Tokyo Paralympics: Nice Britain ends video games with two extra bronze medals
|Venue: Tokyo, Japan Events: August 24-September 5 Time in Tokyo: BST +8|
|Cover: Follow on Radio 5 Live and on the BBC Sports website|
Great Britain picked up two more bronzes on the last day of action of the Paralympics in Tokyo to bring down the curtain on more successful games.
The men’s wheelchair basketball team beat Spain 68:58, finishing third for the second year in a row, while Krysten Coombs took bronze in the men’s SH6 badminton singles.
Previously, David Weir finished fifth in the men’s T54 marathon when the Swiss Marcel Hug won his fourth gold of the games.
This means that with 41 gold, 38 silver and 45 bronze medals, GB ranks second behind China in the medal table, making a total of 124.
They won medals in 18 of the 19 sports they competed in and only missed the shooting.
Britain won 64 gold and 147 medals in Rio 2016, but was helped by the lack of Russian athletes in those higher totals Prohibited after revelations of state-organized doping.
Her Tokyo records are higher than the 34 gold medals and 120 total medals won on home soil in London in 2012.
ParalympicsGB head of mission Penny Briscoe told BBC Radio 5 Live that the team “The history books rewritten” and praised their “phenomenal efforts”.
GB rely on “heart” to finish on a high
Wheelchair basketball coach Gaz Choudhry said the win over Spain was the result of “resilience and courage”.
Choudhry took over the coaching duties after the head coach Haj Bhania tested positive for Covid-19 before leaving for Japan.
After the bitter disappointment over the defeat against Japan in the semi-finals on Friday, GB had to improve again. After trailing 30:28 at break, they put down a stormy third quarter to end it 50:40, holding in the final quarter for a fourth bronze from their last five games.
Choudhry got the highest score with 19 points and Terry Bywater paid tribute to the 36-year-old’s role during the games.
“We can’t say enough about Gaz, how he led this team and brought us together – the bond we have in this group is very special,” said Bywater.
“I have five Paralympic bronze medals, but it’s fair to say this means just a little more because of all the sacrifices we’ve made and the tough times we’ve had.”
Choudhry downplayed his own accomplishments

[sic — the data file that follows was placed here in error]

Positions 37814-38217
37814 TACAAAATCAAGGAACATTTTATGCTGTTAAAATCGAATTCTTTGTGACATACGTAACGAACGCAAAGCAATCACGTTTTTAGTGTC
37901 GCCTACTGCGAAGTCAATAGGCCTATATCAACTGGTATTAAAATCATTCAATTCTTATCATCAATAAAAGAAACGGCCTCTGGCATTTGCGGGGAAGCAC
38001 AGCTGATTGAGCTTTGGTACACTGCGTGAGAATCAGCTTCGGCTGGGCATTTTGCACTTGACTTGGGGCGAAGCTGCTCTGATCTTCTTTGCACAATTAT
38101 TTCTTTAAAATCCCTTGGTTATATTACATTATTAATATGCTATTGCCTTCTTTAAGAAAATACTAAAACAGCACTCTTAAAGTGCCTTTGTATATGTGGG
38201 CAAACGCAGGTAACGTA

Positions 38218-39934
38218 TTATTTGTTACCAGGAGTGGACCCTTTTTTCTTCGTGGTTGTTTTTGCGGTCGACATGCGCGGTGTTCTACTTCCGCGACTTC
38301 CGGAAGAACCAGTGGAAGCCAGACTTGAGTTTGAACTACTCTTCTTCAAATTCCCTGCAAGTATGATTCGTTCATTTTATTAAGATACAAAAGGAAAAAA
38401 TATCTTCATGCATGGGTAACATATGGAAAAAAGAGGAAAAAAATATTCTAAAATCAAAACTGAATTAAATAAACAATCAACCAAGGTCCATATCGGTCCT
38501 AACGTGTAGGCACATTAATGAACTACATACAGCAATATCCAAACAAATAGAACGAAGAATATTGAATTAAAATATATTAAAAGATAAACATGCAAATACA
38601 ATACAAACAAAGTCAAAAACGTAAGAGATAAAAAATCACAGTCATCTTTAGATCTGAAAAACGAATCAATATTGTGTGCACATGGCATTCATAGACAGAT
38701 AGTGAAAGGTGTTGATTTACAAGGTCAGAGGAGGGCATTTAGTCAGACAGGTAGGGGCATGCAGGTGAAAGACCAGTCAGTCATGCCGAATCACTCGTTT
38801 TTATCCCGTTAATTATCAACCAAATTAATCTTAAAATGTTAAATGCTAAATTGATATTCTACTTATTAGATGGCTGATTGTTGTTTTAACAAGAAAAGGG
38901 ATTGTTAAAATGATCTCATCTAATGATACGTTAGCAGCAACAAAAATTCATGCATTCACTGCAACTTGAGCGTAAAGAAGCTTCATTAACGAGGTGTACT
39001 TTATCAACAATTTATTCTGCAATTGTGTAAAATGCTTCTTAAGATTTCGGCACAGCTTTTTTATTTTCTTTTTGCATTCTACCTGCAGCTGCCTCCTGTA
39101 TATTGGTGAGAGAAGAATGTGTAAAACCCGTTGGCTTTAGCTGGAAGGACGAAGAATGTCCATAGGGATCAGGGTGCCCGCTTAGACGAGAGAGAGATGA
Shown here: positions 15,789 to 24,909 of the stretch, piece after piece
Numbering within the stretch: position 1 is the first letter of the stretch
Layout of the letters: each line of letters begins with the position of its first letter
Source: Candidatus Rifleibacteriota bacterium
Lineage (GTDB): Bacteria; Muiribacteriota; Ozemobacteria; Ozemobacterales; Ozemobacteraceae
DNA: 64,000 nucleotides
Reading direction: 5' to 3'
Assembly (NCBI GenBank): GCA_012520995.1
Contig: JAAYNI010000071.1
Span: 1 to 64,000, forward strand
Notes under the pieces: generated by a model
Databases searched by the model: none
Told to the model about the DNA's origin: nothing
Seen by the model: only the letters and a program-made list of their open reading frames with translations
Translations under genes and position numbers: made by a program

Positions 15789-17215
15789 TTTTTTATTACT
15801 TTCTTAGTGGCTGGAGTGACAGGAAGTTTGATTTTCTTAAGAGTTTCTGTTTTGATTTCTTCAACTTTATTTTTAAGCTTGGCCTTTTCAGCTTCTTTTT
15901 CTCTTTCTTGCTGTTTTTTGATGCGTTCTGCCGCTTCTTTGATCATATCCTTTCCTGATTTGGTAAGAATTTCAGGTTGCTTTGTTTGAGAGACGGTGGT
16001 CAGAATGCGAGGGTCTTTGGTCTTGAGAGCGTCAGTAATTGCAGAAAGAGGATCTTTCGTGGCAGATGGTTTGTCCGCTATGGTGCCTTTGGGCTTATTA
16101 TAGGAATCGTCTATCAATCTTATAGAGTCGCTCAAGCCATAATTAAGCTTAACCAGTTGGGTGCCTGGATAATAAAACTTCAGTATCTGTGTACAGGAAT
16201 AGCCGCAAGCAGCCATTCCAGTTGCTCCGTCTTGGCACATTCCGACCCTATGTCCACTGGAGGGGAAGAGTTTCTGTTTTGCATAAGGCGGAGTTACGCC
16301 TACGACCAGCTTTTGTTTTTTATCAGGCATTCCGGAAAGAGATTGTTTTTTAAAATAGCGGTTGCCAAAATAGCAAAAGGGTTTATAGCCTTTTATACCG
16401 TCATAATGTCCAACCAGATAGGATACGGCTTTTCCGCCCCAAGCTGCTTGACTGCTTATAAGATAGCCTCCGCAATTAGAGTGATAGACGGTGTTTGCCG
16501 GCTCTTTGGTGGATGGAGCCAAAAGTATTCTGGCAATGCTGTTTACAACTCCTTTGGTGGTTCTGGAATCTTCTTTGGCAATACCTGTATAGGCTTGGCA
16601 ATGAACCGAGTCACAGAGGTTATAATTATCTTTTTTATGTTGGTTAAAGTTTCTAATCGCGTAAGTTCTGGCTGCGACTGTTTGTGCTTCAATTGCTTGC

“We’ve had so many setbacks all summer. This game just touched the heart,” he said.
“This bronze medal is for everyone else. We know where we have been, but now we’ve won it, it definitely feels more than a bronze. But this team deserves gold.”
Last day joy for Coombs
Krysten Coombs now wants to compete in Paris in 2024
Coombs, who does some acting outside of his sport and starred in an episode of Game of Thrones, finished fifth in the world at the Paralympics.
A win in the group stage over his teammate Jack Shephard put him in the last four, where he lost to Indian Krishna Nagar.
Despite losing the first game to Brazilian Vitor Tavares, the 30-year-old won 12-21 21-10 21-16, following Dan Bethell’s silver medal in the SL3 event.
“It’s been great to be here, but to win a medal is brilliant,” he told Channel 4.
“I’m shocked and overwhelmed. I can’t believe it, but I’ve worked so hard.
“Paralympic sport will do so much for it all over the world.”
Shooters miss the target in Tokyo
Briton Matt Skelhon and Lorraine Lambert both missed a place in the finals of the final event of the shooting program, the R6 Mixed 50m Rifle prone SH1.
“Today I think I couldn’t take the pressure. I really lost it,” said Skelhon, who won bronze in London in 2012 and was the 2008 Paralympics champion over 10 meters.
“It’s been a really tough week. I’m good outside of competitive training and it showed out there.
“My confidence is low and I’ve tried everything I can, but I think that just put more pressure on me. I gave it my all and it wasn’t enough.
“I think 90% of them are mental – if the equipment is right then the rest is mental – knowing that you are on a level to compete with others, but we haven’t had that without competition in two years. “